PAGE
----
Using Revit for Bridges and Other Infrastructure

My first love in 3D modeling was Sketchup, but the first time I set eyes on Revit Achitecture by Autodesk I knew I was experiencing modeling at an entirely different level. From the management and tools to the interface and the level of detail, Revit impressed me and I knew that those who could harness the power therein were likely drafting ninjas. I spent some serious time with the student version (I was a student, so it was legit) and was fairly comfortable within a few months. In my senior year of college I opted to use the software program to model our senior design project, and while it was a great experience and we ended up winning second in our category, I’ll save the entirety of that story for another day, because it is a good one (the images in this post are from that project).

Bridges have always meant something special to me when it comes to modeling in 3D. They are sort of a fundamental building block of civil engineering and, within them, carry both beauty and brains. A good bridge project gives you the opportunity to work with a variety of shapes, employ lofting, test textures and materials, model roadway features and potentially even detail internal features such as rebar or girders. I’ve modeled bridges in Sketchup, InfraWorks, Microstation and Revit (I just realized I haven’t modeled a bridge in AutoCAD so I will definitely put that on my list!)

Revit Architecture isn’t the software that most think of when they think bridges. It is primarily an architecture product and for good reason. The tools designed are specifically created to enhance the experience of an architect designing a building. Any other use is secondary. When I first used Revit on a bridge it wasn’t because I thought it was the best fit, it was simply the only tool I knew at the time other than Sketchup and I knew it would give me the best results between the two.

balconyoption1Also keep in mind that this bridge that I was tackling was the  Mike O’Callaghan–Pat Tillman Memorial Bridge– AKA, the Hoover Dam Bypass Bridge. As I was going to school at nearby UNLV as they were constructing it, I had the opportunity to talk to construction managers on the project and got my hands on some actual design documents. I figure most don’t first model a bridge in 3D in Revit using technical documents, especially one of the worlds largest, but I’m glad I did. It was a wonderful process and learning experience.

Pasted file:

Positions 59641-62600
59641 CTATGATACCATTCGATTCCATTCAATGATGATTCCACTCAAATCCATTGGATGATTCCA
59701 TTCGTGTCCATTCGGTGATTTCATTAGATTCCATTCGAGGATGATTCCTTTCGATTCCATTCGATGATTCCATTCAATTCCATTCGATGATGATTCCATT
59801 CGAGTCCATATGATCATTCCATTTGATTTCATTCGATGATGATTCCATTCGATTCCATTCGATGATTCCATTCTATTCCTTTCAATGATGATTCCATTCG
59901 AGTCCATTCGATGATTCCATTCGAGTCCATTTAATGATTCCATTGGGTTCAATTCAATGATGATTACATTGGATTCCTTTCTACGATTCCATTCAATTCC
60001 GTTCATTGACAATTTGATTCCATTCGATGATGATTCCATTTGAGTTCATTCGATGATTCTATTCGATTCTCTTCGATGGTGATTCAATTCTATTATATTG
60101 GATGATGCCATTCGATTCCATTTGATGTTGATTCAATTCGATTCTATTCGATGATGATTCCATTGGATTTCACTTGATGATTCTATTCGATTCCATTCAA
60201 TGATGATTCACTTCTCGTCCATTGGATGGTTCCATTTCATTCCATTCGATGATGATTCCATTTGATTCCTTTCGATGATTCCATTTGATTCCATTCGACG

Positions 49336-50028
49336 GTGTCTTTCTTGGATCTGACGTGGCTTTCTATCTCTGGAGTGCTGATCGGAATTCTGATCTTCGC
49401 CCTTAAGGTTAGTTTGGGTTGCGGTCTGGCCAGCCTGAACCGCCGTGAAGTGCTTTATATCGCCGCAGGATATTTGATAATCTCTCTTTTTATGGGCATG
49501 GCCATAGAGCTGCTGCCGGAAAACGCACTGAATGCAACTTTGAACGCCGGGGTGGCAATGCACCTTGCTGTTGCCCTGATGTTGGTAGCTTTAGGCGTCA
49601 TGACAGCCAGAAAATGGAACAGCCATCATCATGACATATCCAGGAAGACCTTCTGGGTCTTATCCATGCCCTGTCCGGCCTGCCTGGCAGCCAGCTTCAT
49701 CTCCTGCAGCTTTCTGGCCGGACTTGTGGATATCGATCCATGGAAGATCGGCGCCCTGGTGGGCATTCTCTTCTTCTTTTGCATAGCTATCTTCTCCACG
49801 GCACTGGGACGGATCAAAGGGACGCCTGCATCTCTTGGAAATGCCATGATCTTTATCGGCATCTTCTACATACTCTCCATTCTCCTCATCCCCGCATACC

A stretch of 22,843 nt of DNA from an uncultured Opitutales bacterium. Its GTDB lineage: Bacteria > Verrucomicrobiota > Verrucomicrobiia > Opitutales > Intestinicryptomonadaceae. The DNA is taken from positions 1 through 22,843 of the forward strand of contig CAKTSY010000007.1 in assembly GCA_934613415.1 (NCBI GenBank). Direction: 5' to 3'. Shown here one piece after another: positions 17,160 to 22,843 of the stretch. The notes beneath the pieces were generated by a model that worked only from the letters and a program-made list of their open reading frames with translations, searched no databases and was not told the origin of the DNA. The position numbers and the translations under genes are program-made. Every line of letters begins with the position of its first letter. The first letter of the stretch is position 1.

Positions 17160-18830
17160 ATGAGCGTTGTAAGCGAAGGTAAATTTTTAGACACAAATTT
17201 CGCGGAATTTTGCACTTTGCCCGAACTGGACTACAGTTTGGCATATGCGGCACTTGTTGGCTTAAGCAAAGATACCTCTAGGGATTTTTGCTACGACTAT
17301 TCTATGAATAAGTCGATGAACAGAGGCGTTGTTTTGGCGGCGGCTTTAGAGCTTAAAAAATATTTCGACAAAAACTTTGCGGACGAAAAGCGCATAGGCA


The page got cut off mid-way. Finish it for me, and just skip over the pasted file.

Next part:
While I learned many things through the process, perhaps the most important lesson was simply the fact that Revit is a wonderful tool that can be used outside of the world of architecture. Sure, I probably wouldn’t buy the program just to model a bridge, but since it is now bundled with other CAD/3D software, it makes sense to get the best use out of it possible. It is a great program for modeling bridges as well as other infrastructure features such as barrier and guard rail, transmission towers, sidewalks and utility boxes, just for a few quick examples.

Additionally, knowing your way around Revit will prove extremely beneficial in the likely chance that you have to deal with a Revit file from an architect.hqhreq

The power of 3D visualization will not come from a single software program but knowing a wide variety and how they all tie together.

Let me know your Revit adventures below.

(PS I know that Revit Structure available but I don’t know anything about it so this is entirely about using Revit Architecture for infrastructure modeling!)